A shortage of care workers in Wales means patients ready to be discharged from the hospital cannot go home because of a lack of care staff to look after them in their homes.
Meanwhile, a social care leader warns that care homes will close unless an extra £250 million in funding is used to fix the “broken” system in Wales and tackle low pay in the sector.
Mr Mario Kreft MBE, the chair of Care Forum Wales, said the new levy is a “once-in-a-generation” opportunity to fix the “broken” social care system in Wales.
Before the pandemic, First Minister Mark Drakeford admitted the sector was fragile. The finances had become even more precarious since the pandemic struck.
Mr Kreft said: “Coming up with a way to adequately fund social care has been the challenge of our age.
“The quest for an effective and integrated health and social care system has been going on for 30 years.
“What we have now is an opportunity to sort out social care, which is incredibly important for so many reasons, including the fact that it underpins the NHS.
“The sector is blighted by a postcode lottery of different fees paid by councils and health boards.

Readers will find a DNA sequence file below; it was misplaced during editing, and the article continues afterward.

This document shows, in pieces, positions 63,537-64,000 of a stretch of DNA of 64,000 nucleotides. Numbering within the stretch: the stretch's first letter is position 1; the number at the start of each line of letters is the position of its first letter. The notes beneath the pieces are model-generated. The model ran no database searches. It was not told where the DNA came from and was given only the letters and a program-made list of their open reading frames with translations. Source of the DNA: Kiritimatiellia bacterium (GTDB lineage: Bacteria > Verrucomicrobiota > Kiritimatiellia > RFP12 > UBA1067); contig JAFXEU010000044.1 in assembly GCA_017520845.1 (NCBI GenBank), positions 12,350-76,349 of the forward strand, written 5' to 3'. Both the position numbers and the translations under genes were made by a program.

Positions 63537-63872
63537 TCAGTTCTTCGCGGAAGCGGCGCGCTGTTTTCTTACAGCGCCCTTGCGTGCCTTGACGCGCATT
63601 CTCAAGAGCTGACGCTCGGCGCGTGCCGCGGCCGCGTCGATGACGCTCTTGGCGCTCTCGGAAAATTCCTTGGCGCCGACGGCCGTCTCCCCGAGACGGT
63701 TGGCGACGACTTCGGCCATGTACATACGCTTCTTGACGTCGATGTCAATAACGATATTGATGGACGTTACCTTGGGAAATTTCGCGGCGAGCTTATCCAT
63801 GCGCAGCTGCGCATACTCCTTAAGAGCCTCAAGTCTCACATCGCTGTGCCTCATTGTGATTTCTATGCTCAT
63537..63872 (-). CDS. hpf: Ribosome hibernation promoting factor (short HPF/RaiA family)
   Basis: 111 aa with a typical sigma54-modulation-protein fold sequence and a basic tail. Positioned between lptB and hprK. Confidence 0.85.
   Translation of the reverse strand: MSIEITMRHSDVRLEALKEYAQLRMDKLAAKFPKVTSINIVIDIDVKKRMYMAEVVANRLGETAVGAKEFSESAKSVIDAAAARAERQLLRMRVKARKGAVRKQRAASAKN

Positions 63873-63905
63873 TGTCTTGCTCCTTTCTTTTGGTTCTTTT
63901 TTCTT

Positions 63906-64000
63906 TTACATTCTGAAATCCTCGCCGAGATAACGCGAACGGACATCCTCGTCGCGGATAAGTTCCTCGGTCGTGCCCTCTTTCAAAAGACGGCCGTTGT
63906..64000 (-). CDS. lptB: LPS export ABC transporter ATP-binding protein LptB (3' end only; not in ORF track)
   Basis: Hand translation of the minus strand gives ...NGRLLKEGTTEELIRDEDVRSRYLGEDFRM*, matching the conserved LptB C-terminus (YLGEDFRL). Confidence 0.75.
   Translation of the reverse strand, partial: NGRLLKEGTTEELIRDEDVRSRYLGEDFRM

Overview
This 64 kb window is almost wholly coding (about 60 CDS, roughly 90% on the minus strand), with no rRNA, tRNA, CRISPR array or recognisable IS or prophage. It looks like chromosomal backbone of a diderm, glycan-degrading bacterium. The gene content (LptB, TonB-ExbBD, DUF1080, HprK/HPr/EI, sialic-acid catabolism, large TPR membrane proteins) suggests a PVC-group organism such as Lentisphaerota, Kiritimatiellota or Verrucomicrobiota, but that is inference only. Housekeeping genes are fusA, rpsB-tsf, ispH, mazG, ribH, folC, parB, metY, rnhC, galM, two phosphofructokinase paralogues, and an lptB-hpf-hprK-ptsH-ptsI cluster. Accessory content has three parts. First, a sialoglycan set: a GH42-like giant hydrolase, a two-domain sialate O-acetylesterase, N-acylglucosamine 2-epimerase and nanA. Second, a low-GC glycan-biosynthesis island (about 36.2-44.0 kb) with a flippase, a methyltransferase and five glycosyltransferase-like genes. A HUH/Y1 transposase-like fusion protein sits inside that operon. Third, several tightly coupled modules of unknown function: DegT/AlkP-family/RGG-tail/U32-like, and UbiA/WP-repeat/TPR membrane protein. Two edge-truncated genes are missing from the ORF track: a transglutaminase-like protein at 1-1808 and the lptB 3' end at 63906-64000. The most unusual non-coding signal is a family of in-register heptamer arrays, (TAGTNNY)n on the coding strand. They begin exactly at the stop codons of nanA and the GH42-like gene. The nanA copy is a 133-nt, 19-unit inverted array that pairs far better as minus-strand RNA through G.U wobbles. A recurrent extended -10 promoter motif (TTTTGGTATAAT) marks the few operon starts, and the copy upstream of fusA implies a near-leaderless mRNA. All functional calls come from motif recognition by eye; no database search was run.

“What we need is a level playing field with a national approach which is what the Welsh Government achieved with their Covid support for social care.”
Mario Kreft says that the national approach must include initiatives to ‘stem the tide’ of care workers leaving the sector.
“It wasn’t that many months ago that we were clapping our social care workers.
“Today, they are leaving the sector in droves, so we have got to do something to stem that tide.
“The system is broken, and it needs to change. Care Forum Wales will be trying to make this work with an effective, integrated health and social care system.”
Mario Kreft concluded: “We need to look at social care as a value to society, not a cost.
“Last year, Care Forum Wales launched our 2020 campaign to ensure that people working in social care are paid at least £20,000 a year.
“This is a golden opportunity to make sure this happens.”